Spatial mean value of water physiochemical parameter indicates that dissolved oxygen ranged between 3.65 and 4.68 mg/l. Station 3 recorded the highest value (4.68 ± 0.58 mg/l) while the lowest value (3.65 ± 1.08 mg/l) was observed in Station 1. Temperature ranged between 27.60˚C and 28.84˚C, Station 1 had the highest mean value (28.84˚C ± 1.44˚C) while the lowest value (27.60˚C ± 0.27˚C) was observed in Station 3. pH ranged between 5.26 and 5.75, Station 1 had the highest mean value (5.75 ± 0.32) while the lowest value (5.26 ± 0.28) was recorded in Station 3. Electrical conductivity ranged between 512.67 and 1588.67 µs/cm, Station 1 had the highest mean value (1588.67 ± 1165.36 µs/cm) while the lowest value (512.67 ± 870.35 µs/cm) was observed in Station 3. Biological oxygen

Table 1. Monthly mean values of water physiochemical parameters.

Mean with similar superscript along the horizontal row are not significantly different at P ≤ 0.05.

demand (BOD) ranged between 4.18 and 4.97 mg/l, the highest mean value (4.97 ± 1.38 mg/l) was observed in Station 3 while the lowest value (4.18 ± 1.04 mg/l) was recorded in Station 2. Salinity ranged between 0.19 and 3.51ppt with Station 1 having the highest value (3.51 ± 2.91 ppt) while the lowest value (0.19 ± 0.30 ppt) was observed in Station 3. Total dissolved solid ranged between 329 and 908.07 mg/l with Station 1 having the highest mean value (908.07 ± 885.67 mg/l) while the lowest value (329 ± 106.78 mg/l) was recorded in Station 3 (Table 2).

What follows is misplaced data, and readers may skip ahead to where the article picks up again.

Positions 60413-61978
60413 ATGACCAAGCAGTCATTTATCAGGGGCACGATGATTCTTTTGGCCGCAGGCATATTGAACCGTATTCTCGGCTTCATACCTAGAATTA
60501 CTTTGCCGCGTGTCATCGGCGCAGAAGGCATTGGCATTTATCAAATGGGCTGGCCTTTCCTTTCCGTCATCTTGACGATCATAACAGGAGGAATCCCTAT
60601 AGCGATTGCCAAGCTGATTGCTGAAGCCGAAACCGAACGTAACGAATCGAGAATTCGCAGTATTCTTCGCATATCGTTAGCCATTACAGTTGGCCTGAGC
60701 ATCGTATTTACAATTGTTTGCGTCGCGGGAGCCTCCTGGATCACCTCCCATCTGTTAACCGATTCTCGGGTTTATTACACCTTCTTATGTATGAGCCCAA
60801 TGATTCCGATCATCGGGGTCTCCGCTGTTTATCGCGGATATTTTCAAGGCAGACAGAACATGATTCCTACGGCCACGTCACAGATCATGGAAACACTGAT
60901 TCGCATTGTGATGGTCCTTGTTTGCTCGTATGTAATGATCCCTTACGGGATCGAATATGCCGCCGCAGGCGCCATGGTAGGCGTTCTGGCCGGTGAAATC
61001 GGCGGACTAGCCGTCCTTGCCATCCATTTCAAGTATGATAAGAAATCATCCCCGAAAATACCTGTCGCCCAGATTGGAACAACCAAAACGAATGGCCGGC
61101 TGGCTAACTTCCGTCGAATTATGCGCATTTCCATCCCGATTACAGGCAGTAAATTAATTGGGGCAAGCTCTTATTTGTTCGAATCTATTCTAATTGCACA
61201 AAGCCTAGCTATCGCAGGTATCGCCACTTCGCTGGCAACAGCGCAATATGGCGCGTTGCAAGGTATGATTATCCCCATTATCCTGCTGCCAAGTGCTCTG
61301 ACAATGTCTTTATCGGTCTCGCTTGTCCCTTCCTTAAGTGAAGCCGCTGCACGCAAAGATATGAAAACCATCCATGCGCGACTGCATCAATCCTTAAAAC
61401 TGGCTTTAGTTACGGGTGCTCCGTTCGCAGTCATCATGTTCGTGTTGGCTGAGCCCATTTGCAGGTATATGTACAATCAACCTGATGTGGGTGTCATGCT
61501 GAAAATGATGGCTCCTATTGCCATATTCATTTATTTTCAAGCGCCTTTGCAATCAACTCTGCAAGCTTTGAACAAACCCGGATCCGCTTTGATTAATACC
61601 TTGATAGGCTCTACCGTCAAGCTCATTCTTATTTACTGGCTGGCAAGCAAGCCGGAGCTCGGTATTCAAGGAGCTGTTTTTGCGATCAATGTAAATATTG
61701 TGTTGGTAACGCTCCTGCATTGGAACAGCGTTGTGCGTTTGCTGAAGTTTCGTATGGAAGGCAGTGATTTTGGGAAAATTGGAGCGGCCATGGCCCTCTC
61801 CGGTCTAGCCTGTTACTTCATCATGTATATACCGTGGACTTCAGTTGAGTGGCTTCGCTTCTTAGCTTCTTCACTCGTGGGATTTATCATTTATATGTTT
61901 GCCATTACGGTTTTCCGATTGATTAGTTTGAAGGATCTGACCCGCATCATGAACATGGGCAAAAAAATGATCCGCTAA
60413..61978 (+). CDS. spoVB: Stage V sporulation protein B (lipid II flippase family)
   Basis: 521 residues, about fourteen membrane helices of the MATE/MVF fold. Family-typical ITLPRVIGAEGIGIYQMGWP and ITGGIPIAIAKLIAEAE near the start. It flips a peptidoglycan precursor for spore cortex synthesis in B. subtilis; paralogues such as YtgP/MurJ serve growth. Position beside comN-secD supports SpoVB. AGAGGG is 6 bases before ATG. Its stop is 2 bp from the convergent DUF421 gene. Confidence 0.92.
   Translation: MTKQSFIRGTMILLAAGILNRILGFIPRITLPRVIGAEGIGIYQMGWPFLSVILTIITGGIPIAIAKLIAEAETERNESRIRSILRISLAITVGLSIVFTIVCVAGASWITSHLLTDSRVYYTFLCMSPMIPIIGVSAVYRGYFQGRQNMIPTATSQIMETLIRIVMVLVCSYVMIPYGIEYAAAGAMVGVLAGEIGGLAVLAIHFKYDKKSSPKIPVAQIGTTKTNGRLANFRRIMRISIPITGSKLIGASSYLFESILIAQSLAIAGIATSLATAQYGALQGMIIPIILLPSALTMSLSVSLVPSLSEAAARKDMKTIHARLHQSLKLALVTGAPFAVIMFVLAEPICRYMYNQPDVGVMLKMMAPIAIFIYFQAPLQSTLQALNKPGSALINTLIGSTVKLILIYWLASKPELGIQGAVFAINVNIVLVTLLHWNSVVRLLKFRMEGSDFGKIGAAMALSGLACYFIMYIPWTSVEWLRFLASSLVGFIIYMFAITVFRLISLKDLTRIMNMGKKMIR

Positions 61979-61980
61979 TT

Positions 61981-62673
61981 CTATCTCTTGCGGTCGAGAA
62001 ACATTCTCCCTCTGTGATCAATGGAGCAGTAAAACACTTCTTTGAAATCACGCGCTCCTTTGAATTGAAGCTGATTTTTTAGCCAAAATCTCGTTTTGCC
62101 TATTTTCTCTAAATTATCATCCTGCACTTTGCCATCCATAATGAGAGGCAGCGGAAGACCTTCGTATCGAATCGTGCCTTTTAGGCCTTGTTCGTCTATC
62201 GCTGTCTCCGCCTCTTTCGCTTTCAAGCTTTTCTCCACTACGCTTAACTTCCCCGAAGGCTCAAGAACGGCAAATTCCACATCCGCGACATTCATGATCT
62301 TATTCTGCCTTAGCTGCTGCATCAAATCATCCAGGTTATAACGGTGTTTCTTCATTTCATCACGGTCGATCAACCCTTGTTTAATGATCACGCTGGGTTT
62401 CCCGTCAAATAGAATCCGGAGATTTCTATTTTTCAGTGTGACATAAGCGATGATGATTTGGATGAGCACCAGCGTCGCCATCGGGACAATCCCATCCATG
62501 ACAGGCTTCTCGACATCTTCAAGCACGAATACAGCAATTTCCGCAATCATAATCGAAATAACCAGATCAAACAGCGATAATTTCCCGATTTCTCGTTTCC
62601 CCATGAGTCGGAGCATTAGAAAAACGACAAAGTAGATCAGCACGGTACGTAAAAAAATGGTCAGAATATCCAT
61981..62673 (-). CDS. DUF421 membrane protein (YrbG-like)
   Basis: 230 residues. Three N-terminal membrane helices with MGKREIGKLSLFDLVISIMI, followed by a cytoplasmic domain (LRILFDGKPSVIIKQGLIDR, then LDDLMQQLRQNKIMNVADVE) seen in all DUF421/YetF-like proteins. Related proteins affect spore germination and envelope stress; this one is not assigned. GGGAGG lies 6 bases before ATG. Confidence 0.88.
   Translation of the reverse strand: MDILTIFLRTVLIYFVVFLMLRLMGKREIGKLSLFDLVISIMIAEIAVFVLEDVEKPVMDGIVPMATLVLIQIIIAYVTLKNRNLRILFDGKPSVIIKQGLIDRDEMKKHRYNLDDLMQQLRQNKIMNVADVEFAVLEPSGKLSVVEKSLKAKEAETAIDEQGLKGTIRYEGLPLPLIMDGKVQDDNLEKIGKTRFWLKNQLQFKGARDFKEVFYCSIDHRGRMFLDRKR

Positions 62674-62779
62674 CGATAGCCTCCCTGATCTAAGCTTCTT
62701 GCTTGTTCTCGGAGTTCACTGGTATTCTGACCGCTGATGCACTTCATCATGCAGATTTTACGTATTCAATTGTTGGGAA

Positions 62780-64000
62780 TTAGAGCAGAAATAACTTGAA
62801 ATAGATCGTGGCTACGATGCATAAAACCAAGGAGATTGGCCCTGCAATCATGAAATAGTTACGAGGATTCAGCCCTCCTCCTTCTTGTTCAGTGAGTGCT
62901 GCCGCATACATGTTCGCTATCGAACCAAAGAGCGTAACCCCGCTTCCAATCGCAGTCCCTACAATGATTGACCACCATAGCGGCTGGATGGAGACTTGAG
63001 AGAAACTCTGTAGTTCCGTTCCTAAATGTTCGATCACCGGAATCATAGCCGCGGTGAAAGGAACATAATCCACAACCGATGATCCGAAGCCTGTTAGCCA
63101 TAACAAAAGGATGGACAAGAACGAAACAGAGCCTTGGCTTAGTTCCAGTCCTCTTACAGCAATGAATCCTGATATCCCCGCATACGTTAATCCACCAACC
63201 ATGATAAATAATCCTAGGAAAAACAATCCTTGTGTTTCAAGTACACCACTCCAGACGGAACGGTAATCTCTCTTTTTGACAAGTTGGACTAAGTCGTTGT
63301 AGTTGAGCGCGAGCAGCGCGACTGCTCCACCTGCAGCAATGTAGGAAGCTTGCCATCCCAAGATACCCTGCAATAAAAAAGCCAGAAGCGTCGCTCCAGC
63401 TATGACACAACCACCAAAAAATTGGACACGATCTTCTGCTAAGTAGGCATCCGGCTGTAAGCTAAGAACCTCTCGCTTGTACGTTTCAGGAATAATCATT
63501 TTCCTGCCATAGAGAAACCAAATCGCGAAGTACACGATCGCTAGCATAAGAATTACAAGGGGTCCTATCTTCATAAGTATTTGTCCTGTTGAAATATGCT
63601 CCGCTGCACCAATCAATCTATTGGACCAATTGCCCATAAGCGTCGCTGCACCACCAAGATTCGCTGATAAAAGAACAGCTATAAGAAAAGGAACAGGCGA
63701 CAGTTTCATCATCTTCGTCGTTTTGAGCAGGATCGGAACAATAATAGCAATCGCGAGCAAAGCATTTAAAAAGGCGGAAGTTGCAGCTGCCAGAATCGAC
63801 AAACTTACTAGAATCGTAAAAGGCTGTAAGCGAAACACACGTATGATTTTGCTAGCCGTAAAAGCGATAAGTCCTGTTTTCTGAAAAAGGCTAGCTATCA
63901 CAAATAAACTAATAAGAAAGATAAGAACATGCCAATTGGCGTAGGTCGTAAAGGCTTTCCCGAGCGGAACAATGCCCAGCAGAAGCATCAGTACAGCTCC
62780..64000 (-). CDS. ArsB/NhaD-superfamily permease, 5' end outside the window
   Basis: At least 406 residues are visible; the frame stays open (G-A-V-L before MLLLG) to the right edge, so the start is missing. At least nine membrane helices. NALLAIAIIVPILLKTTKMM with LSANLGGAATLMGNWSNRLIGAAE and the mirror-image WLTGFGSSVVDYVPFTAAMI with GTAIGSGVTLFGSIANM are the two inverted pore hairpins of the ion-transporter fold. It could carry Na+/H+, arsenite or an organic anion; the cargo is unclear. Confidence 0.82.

Monthly mean value of heavy metal concentration in water indicate that Zn ranged between 1.43 and 2.17 ppm with on overall mean of 1.77 ± 0.53 ppm, April had the highest mean value (2.17 ± 0.65 ppm) while the lowest value (1.43 ± 0.55 ppm) was recorded in June. Chromium ranged between 0.56 and 0.78ppm with and overall mean of 0.65 ± 0.21 ppm. The highest mean value (0.78 ± 0.27 ppm) was recorded in April while the lowest mean value (0.56 ± 0.12 ppm) was observed in June. Lead ranged between 0.12 and 0.29 ppm with an overall mean value of 0.19 ± 0.11 ppm, April had the highest mean value (0.29 ± 0.16 ppm) while the lowest value (0.12 ± 0.02 ppm) was recorded in June. Iron ranged between 1.18 - 1.82 ppm, April had the highest mean value (1.82 ± 0.28 ppm) while the lowest mean value (1.18 ± 0.22 ppm) was observed in June (Table 3). Spatial heavy metal concentration mean value in water observed is such that: Zn ranged between 1.35 and 6.33 ppm in which the highest mean value (6.33 ± 0.75 ppm) was recorded in Station 1 while Station 3 had the lowest value (1.35 ± 0.27 ppm). Cr ranged between 0.47 and 0.89 ppm in which Station 2 had the highest mean value (0.86 ± 0.19 ppm) while the lowest value was observed in Station 3. Pb ranged between 0.15 and 0.27 ppm such that Station 1 had the highest mean value (0.27 ± 0.19 ppm) while the lowest value (0.15 ± 0.05 ppm) was observed in Station 3. Iron concentration in water ranged between 1.20 and 1.68 ppm, Station 1 and the highest value (1.68 ± 0.31 ppm) while the lowest value (1.20 ± 0.25 ppm) was observed in Station 3 (Table 4).

The result of monthly mean value of heavy metal concentration in sediment observed, is such that Zn ranged between 6.42 and 12.36 ppm with the overall mean 7.90 ± 12.59. ppm. April had the highest mean value (12.36 ± 12.36 ppm) while the lowest value (6.42 ± 6.42 ppm) was recorded in the month June; Cr

Table 2. Spatial mean value of water physiochemical parameters.

Mean with similar superscript along the horizontal row are not significantly different at P ≤ 0.05. Key: ST 1 = Station 1, ST 2 = Station 2, ST 3 = Station 3.

Table 3. Monthly mean values of heavy metals in water.

Mean with similar superscript along the horizontal row are not significantly different at P ≤ 0.05.

Table 4. Spatial mean values of heavy metals in water.

Mean with similar superscript along the horizontal row are not significantly different at P ≤ 0.05. Key: ST 1 = Station 1, ST 2 = Station 2, ST 3 = Station 3.